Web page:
“The Three Caballeros is plotted as a series of self-contained segments, strung together by the device of Donald Duck opening birthday gifts from his Latin American friends. The film was produced as part of the studio’s good will message for South America.
Donald is joined by old friend José Carioca, the cigar-smoking parrot from Saludos Amigos (1942) representing Brazil, and later makes a new friend in the persona of pistol-packing rooster Panchito Pistoles, representing Mexico.
The animated segments include: the story of Pablo, a chronically cold penguin who leaves Antarctica for warmer shores; a Uruguayan boy and his flying “burrito” (little donkey); a trip through Baía, Brazil; and the titular Three Caballeros song.
Most critics were relatively perplexed by the ‘technological razzle-dazzle’ of the film, thinking that, ‘it displayed more flash than substance, more technique than artistry.’ Other reviewers were taken aback by the sexual dynamics of the film, particularly the idea of Donald Duck lusting towards flesh-and-blood women. As The New Yorker put it in a negative review of the film, such a concept ‘is one of those things that might disconcert less squeamish authorities than the Hays office.’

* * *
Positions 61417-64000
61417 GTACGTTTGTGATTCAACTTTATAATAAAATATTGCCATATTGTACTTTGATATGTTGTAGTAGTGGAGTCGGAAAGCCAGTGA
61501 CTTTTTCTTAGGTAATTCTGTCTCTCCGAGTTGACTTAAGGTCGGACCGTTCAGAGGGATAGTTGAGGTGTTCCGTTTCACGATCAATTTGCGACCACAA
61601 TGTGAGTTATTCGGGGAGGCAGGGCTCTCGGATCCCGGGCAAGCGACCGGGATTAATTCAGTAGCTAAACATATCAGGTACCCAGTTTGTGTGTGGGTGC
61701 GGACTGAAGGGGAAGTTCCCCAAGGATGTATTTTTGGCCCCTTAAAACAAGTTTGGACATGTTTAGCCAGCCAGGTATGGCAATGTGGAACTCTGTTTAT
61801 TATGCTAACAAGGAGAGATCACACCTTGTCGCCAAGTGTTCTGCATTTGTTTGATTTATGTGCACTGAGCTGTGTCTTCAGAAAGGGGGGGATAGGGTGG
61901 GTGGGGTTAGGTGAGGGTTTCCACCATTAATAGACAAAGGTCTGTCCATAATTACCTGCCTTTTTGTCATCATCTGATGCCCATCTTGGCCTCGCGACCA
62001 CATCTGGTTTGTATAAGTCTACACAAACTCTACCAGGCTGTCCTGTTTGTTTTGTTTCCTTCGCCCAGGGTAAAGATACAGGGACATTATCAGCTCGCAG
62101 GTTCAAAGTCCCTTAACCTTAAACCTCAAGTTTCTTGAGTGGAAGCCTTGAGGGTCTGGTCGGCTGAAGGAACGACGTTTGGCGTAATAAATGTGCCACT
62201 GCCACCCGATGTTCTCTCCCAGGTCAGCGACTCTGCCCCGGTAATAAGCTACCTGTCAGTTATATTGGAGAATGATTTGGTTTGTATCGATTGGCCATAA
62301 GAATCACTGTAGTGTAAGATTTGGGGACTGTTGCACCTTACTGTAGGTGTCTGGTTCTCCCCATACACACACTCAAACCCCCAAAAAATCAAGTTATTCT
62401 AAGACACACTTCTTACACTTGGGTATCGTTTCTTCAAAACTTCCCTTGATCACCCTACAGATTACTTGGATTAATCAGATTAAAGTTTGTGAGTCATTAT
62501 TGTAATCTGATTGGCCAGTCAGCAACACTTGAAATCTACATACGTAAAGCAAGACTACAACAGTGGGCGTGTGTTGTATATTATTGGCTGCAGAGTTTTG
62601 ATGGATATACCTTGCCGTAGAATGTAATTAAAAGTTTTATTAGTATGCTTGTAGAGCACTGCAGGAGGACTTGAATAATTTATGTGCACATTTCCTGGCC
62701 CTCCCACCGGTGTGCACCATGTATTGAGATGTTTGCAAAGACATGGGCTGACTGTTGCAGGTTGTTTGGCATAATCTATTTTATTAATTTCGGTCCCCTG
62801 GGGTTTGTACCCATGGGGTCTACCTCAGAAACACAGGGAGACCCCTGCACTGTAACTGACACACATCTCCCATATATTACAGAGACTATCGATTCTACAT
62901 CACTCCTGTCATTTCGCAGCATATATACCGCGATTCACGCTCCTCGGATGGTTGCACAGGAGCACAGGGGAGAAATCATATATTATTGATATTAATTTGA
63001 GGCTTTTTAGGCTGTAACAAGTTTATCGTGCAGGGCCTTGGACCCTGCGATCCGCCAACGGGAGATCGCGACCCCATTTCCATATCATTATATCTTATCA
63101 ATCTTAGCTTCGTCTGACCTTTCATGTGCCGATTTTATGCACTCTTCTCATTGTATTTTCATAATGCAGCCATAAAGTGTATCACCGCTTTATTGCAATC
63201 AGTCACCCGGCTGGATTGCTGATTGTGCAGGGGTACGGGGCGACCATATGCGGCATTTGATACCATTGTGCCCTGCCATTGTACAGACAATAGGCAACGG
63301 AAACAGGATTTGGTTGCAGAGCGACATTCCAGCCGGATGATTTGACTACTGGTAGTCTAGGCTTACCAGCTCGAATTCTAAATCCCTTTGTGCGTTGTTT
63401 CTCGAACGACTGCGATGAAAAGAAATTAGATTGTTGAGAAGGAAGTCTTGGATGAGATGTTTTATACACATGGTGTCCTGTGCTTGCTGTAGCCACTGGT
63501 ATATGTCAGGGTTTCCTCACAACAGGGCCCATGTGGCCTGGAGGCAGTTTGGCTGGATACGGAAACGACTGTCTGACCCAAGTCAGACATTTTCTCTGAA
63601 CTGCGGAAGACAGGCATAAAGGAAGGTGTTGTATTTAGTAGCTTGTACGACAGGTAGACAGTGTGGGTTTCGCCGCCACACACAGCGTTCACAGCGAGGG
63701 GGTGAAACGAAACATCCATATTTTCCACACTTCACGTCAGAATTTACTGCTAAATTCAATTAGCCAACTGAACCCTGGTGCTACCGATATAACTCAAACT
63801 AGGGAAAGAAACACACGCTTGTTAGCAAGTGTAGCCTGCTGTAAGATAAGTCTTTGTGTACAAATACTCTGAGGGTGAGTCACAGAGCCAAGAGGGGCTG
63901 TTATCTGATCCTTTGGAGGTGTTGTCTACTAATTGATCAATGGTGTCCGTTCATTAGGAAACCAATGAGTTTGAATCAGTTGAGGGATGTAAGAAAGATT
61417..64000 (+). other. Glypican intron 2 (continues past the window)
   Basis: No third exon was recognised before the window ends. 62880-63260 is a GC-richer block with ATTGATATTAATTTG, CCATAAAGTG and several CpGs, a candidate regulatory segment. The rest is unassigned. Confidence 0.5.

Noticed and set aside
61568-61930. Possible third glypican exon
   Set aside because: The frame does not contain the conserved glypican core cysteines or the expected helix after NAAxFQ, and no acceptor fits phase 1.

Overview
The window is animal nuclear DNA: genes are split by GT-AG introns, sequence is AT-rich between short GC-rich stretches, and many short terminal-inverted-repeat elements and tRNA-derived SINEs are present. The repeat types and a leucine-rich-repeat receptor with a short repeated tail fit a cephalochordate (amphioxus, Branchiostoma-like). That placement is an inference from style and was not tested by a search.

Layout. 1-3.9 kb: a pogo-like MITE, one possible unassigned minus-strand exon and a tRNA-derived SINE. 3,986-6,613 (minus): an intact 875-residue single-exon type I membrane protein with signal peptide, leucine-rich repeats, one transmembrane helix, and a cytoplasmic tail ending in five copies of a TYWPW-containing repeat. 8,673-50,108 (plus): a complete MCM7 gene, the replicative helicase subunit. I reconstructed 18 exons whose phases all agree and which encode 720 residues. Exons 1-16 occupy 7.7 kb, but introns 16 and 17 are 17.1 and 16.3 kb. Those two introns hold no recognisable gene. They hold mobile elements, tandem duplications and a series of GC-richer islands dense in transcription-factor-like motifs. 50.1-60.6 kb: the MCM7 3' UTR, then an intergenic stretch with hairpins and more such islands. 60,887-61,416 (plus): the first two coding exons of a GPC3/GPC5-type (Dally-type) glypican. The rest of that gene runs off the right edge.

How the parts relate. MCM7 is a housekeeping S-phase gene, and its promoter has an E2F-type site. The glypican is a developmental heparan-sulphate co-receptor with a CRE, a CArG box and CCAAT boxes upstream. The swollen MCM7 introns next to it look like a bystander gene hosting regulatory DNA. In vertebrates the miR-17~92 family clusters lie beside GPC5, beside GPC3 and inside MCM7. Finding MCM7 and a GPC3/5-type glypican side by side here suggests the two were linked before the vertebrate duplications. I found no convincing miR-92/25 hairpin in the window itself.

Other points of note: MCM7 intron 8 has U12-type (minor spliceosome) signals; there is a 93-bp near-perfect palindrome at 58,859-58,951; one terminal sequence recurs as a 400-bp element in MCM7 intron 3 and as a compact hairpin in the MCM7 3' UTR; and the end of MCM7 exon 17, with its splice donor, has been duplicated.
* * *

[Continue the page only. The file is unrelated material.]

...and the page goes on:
The music for the title song is the Mexican folk standard “Ay, Jalisco, No Te Rajes.” Panchito sings some of the original lyrics just before making his entrance and again at the end of the musical number.
Clarence Nash––the voice of Donald Duck––also lends his voice in the Spanish-dubbed version, giving Donald a charming American accent that complements José Carioca’s Brazilian and Panchito’s Northern Mexican ones.”